The amount of oxygen found in a waterway is directly connected to the temperature. Cooler water holds more dissolved oxygen than warmer water. Different aquatic species have found their habitat in streams according to food availability, oxygen needs and temperature. Trout like cold, oxygen-rich waters, whereas bass and sunfish prefer to live in warmer water.

Current and Flow

Current and flow are also easy characteristics to monitor. Stream Gauging: A Study of Flow activity (coming in Fall 1999) provides directions for taking flow on your waterway. Current is determined in part by the gradient, or slope, of the stream. Mountainous headwaters have swift currents because they drop quickly over a short reach. Current also varies with the flow, which is the amount of water carried by the stream channel at any given time. Water levels fluctuate throughout the year. During the spring, the creeks in the Front Range rise quickly and have swift currents because of melting snow in the mountains.

By midsummer, when most of the snow has melted and the hot, dry weather sets in, creeks slow down and sometime even dry up. Creeks may rise for a short time during the summer if a heavy thunderstorm releases a lot of rain over the headwaters of a creek. During fall and winter, watershed creeks maintain a fairly slow, constant flow, as rain and snow contribute more consistent water to the creeks. During normal flow, currents are controlled by instream structures, both natural and human-made. Large boulders, fallen trees, and beaver dams are examples of natural current checks. On a larger scale, hydroelectric, irrigation and flood-control dams also check the current. Knowing the flow and current of a stream helps us know how quickly something, such as a pollutant, might travel down a creek. We can also determine the types of animals that live in the creek depending on the site.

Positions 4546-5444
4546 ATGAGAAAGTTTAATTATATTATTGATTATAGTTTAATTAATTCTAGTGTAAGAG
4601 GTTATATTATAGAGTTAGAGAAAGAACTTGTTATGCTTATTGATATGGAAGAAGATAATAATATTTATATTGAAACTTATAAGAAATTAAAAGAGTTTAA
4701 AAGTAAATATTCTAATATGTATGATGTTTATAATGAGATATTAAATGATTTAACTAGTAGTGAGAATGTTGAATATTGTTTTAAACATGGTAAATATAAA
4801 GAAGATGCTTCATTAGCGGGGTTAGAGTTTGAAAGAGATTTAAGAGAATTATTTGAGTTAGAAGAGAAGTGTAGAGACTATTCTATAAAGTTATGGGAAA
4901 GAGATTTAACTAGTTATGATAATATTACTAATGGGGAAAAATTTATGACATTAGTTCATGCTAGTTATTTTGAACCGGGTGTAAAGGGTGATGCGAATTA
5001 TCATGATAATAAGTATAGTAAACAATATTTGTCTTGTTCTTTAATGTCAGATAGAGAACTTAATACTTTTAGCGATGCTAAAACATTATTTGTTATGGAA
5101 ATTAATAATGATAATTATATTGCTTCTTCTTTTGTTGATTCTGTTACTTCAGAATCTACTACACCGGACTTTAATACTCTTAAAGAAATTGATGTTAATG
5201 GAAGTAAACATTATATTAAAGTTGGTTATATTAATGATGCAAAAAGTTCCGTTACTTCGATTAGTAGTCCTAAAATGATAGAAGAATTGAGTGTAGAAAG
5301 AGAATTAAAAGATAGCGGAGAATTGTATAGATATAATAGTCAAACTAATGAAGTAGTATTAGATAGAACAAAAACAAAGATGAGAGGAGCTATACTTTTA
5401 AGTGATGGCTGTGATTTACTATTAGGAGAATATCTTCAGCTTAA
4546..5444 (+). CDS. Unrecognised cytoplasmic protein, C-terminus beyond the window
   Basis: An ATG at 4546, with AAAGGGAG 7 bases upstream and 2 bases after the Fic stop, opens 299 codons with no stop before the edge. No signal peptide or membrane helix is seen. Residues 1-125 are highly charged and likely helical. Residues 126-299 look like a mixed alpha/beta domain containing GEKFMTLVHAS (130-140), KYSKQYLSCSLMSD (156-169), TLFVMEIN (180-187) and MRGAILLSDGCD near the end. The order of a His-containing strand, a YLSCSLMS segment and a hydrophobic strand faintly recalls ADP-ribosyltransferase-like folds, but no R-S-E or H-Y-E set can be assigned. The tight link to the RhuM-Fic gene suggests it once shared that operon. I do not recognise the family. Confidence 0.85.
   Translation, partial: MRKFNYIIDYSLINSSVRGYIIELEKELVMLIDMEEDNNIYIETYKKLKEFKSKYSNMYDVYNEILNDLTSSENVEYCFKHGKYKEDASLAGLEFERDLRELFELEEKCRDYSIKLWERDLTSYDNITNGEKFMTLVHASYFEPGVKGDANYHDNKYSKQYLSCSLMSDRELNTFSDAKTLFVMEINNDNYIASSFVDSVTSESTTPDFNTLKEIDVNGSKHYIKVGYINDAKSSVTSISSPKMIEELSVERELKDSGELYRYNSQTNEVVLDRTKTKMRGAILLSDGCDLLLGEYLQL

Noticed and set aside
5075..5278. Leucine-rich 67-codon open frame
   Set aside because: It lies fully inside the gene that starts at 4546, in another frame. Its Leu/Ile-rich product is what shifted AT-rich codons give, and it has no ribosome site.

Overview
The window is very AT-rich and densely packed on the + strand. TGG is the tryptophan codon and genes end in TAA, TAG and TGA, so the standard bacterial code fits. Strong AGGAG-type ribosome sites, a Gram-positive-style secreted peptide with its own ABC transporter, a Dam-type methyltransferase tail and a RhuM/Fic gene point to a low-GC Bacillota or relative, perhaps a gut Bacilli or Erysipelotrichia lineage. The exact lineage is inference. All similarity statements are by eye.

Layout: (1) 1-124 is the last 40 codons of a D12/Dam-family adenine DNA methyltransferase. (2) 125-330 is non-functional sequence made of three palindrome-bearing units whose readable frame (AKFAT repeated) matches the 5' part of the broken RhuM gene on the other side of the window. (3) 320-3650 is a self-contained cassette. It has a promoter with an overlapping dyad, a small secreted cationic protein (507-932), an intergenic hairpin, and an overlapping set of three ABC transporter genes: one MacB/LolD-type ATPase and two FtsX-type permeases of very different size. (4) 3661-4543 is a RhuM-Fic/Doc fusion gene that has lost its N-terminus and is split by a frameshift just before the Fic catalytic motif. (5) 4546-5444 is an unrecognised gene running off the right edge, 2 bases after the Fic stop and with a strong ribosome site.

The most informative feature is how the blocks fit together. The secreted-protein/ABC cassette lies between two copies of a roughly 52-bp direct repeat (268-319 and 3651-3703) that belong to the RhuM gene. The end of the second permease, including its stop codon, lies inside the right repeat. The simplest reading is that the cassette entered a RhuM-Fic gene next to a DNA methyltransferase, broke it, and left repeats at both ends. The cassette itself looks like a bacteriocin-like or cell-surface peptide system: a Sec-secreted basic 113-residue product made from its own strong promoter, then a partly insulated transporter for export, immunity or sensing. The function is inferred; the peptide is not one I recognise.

Dissolved Oxygen (D.O.)

Some important stream measurements are not as visible as the first ones mentioned. There are certain things that need to be measured with sampling equipment, such as the levels of dissolved oxygen in a stream.

Instream creatures depend on oxygen that is dissolved in the stream water. Still or slow-moving water gets some oxygen from the air above it. In a pond, for example, only the upper layers receive much dissolved oxygen, while the bottom layers are often depleted by the respiration of animals in the mud and by bacteria decomposition.

Rushing water, as it churns over rocks and plunges over hundreds of tiny falls, is aerated by the bubbles of air that get caught by the water. Plants add oxygen to the water during daylight as a byproduct of photosynthesis, but they also deplete it as they respire a night. Water never contains large amounts of oxygen: our atmosphere contains 23% oxygen, whereas even oxygen-saturated water has less than 1%. Small losses or gains in D.O. levels can be critical to instream species.

The amount of D.O. in a stream is dependent on three things: water temperature, the amount of oxygen taken out of the water by respiring and decaying organisms, and the amount put back by physical aeration and photosynthesis. The cooler the water is, the more dissolved oxygen it can hold. Large active fish like trout, which need a lot of oxygen, are restricted to cool streams.